Yesterday we talked about How to Start and Plan a Business.  Looking for companies that offer services that are complementary to what you want to offer is just the start.  

While you may be looking for clients that are similar to your complementary businesses, your ideal client may be different.   Too few companies choose a single ideal client; instead they focus on a group of people.  Even the companies you are working with may not have a singular ideal client, which is part of why your target audience may be different.

Why a Single Member for Your Business Target Audience?

Have you ever noticed how you speak to an audience differently than a single person?   Now think about how you talk to a child versus someone your age.  Imagine the conversations you would have with a restaurant owner versus a member of the wait staff versus the chef.   A doctor, an owner of a roofing company, a tech company owner, and a pet hotel owner each have their own terms for what they do, and for the conversations with their clients.

While you may have similar conversations with each, there are elements that unique.  And that uniqueness is what makes your ideal client different than any other people.  Learning the uniqueness of your ideal client will allow you to talk to your client quite possibly like no one else does.

An Example of a Single Target Audience

Trader Joes has a very unique store, that has a culture that is all its own.  That culture is able to pull in the crowds, and yet it was designed for a single person.   While the specifics are left to their own marketing department there have been partial leaks of who that person is.

The founder of Trader Joe’s was Joe Colombe.  Living in Pasadena he saw quite a few professors and other academics that traveled to Europe.  There, they were enjoying food, wine and other foods that were both cheaper and more available.  Even if they could find the same things at home, working at the university, these academics were on a budget.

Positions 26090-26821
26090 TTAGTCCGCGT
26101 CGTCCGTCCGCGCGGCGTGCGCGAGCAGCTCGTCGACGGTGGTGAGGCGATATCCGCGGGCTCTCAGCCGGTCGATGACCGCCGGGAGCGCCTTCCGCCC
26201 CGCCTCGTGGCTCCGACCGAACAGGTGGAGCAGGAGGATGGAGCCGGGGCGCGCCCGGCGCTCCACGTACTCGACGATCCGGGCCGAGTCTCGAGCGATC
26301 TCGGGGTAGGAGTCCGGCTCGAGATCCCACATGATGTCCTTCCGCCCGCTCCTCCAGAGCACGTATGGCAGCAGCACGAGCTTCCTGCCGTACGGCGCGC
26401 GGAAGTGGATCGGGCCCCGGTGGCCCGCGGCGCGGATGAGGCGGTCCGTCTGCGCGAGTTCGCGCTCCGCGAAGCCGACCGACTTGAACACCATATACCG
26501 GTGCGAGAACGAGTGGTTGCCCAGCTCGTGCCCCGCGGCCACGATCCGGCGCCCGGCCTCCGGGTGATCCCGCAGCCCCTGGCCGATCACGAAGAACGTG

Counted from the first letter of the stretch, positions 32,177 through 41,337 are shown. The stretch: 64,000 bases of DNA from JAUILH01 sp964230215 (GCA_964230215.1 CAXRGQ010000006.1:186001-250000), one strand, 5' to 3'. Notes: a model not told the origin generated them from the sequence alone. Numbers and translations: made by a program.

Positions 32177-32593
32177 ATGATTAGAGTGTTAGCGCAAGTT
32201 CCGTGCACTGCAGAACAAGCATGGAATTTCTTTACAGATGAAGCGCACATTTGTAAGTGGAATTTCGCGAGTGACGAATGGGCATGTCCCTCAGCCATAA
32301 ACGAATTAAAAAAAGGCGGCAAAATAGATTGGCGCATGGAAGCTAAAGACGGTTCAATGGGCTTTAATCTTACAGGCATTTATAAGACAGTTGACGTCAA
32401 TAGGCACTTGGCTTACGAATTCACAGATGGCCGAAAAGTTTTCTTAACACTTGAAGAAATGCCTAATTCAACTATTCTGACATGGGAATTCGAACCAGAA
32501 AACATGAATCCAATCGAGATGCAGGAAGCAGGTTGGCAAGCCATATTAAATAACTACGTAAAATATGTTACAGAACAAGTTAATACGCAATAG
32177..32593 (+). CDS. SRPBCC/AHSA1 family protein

But that audience included professors, aides, and others who work at universities.  Each of these people have a different language, each of them have tastes that are unique.  What would appeal to one, might not appeal to all, but if they could create an environment that was completely appealing to that one person, it would appeal to others who had similar tastes.

Thus an ideal customer was chosen, it wasn’t a real person, but a model. They laid out all the details of that person.  With that information they were able to pick products for the person, lay out the store in a way that was convenient to that person.

This professor shopped on a budget.  This professor wants unique groceries, and preferably more environmentally friendly.  Beyond the groceries but he would want as much of the store as possible as environmentally friendly as possible.   Recycled bags, less packaging, no GMOs, in store brands and so on were what would appeal to this professor.  Even the Hawaiian shirts were chosen to appeal to a professor that preferred casual over the standard uniform. 

Tomorrow’s post will cover how you can design your ideal business target audience of one.

Live, Laugh, Love,

MJ Schrader



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